Attorney General Barr responded that “The office of the inspector general has a pending investigation of the FISA process in the Russian investigation, and I suspect that will be complete in probably May or June I am told. So hopefully we’ll have some answers…on the issue of the FISA warrants. More generally I am reviewing the conduct of the investigation and trying to get my arms around all the aspects of the counterintelligence investigation that was conducted during the summer of 2016.”
The allegation of spying comes from the FISA warrant issued against energy consultant and Trump campaign advisor Carter Page in October 2016. The FBI obtained a warrant for surveillance from a federal judge, using the now discredited Steele dossier and an article by Michael Isikoff on Yahoo! The FBI did not reveal to the judge that the dossier was unverified or that it had been collected as campaign opposition research, or that Isikoff’s article was not an independent source but had been based on the same dossier. The dossier, along with the double-dipping charade, was enough to get a FISA warrant that had been rejected that July for lack of probable cause. Once the intelligence community was able to spy on Carter Page, they were able to soak up the communications of the Trump campaign in what’s referred to as “incidental collection.”
Surveillance became an issue during Barr’s testimony before the Senate subcommittee as well. “I think spying on a political campaign is a big deal,” said Barr, who reminded the senators about the improprieties the intelligence community took in the 1960s and 1970s when spying on the domestic civil rights and antiwar movements. In the same period, the CIA infiltrated and spied on Republican nominee Barry Goldwater’s 1964 presidential campaign. Asking for the attorney general to elaborate his concern, Senator Jeanne Shaheen (D-NH) asked, “So, you’re not suggesting, though, that spying occurred?” After a thoughtful pause, Barr answered in the affirmative. “I think spying did occur…the question is whether it was adequately predicated, and I’m not suggesting it wasn’t adequately predicated but I need to explore that. I think it’s my obligation. Congress is usually very concerned about intelligence agencies and law enforcement agencies staying in their proper lane and I want to make sure that happened. We have a lot of rules about that.”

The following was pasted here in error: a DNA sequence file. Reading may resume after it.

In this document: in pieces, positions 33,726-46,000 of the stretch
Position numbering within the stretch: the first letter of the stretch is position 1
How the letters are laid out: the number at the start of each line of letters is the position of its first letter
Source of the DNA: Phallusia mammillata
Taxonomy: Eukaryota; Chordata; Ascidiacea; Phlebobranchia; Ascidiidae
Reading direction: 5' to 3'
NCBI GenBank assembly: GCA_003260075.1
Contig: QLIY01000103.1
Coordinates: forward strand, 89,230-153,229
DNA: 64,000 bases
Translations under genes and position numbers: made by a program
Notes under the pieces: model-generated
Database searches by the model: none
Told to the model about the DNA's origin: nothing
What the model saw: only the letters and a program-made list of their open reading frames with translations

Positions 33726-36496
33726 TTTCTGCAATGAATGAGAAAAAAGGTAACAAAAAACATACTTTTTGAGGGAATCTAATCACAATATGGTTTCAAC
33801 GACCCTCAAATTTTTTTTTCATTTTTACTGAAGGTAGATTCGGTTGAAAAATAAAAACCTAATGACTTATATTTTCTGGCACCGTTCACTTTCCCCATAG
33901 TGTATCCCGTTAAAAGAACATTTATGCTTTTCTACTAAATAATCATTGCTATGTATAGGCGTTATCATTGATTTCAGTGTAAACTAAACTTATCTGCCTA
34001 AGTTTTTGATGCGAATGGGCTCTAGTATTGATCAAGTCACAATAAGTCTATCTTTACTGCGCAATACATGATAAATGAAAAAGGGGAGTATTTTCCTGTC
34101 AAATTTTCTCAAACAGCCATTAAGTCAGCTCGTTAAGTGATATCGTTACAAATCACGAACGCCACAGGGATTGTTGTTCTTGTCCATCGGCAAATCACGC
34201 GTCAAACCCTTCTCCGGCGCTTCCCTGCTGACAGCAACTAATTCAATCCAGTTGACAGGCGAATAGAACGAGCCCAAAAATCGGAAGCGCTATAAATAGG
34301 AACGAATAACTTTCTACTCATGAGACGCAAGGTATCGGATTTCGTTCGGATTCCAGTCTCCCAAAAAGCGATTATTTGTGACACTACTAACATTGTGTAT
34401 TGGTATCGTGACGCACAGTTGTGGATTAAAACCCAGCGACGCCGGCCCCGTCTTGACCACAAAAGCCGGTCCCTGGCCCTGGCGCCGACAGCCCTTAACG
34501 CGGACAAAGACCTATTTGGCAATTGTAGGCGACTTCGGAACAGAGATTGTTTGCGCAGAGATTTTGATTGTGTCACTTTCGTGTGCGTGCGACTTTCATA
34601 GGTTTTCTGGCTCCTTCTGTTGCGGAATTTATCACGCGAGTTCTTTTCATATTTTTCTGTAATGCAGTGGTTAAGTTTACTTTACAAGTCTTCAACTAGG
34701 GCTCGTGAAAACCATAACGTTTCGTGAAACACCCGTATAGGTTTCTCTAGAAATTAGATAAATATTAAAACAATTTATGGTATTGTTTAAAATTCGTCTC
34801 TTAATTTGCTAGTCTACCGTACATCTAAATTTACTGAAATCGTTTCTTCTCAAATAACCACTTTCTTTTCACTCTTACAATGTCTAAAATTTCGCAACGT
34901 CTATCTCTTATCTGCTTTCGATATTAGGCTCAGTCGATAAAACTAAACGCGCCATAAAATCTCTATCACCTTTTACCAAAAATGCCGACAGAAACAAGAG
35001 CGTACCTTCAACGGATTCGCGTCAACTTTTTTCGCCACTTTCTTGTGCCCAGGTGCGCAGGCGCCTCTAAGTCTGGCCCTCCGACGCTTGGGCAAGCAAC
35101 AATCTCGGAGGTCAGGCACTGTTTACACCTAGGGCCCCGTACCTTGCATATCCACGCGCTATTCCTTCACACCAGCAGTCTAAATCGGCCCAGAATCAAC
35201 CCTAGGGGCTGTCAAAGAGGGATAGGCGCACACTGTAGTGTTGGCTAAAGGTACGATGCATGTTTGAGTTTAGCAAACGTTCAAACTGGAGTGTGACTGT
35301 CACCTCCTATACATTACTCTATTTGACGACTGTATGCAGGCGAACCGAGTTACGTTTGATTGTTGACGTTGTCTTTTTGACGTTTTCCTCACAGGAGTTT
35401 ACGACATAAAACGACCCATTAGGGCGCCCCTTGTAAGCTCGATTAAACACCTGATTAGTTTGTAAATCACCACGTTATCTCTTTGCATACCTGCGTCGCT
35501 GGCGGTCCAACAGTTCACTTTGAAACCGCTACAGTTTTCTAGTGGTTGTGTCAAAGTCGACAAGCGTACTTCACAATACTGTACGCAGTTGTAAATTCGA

Barr was quick to clarify that no staff had been put together and what he was referring to was not an investigation of the FBI itself. If there was malfeasance in the FISA process, Barr believes it was “not endemic” to the agency, but “a failure among a group of leaders there among the upper echelon.”
With the reemergence of “Spygate” grabbing the headlines, the Democratic Party’s ability to use the Mueller investigation as a bludgeon against the White House shrinks by the day. “Democrats are trying to undercut Barr as a reliable narrator of Mueller's findings. Whether that works once the more or less full report is out depends on how many new Trump Tower meeting-style incidents it features,” said James Antle, editor of the American Conservative, to TNI.